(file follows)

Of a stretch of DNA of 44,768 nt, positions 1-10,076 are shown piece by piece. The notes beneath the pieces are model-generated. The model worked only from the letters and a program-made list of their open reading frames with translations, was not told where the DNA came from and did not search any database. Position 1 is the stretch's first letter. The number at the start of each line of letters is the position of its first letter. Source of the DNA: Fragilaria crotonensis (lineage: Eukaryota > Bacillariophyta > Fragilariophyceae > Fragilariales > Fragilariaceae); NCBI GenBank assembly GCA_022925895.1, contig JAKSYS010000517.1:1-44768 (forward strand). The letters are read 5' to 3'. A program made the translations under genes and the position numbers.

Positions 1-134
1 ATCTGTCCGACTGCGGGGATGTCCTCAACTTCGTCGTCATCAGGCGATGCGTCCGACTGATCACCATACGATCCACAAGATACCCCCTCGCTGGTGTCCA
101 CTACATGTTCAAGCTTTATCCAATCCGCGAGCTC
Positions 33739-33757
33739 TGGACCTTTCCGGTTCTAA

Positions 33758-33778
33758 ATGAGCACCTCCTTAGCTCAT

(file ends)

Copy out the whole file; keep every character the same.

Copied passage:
Of a stretch of DNA of 44,768 nt, positions 1-10,076 are shown piece by piece. The notes beneath the pieces are model-generated. The model worked only from the letters and a program-made list of their open reading frames with translations, was not told where the DNA came from and did not search any database. Position 1 is the stretch's first letter. The number at the start of each line of letters is the position of its first letter. Source of the DNA: Fragilaria crotonensis (lineage: Eukaryota > Bacillariophyta > Fragilariophyceae > Fragilariales > Fragilariaceae); NCBI GenBank assembly GCA_022925895.1, contig JAKSYS010000517.1:1-44768 (forward strand). The letters are read 5' to 3'. A program made the translations under genes and the position numbers.

Positions 1-134
1 ATCTGTCCGACTGCGGGGATGTCCTCAACTTCGTCGTCATCAGGCGATGCGTCCGACTGATCACCATACGATCCACAAGATACCCCCTCGCTGGTGTCCA
101 CTACATGTTCAAGCTTTATCCAATCCGCGAGCTC
Positions 33739-33757
33739 TGGACCTTTCCGGTTCTAA

Positions 33758-33778
33758 ATGAGCACCTCCTTAGCTCAT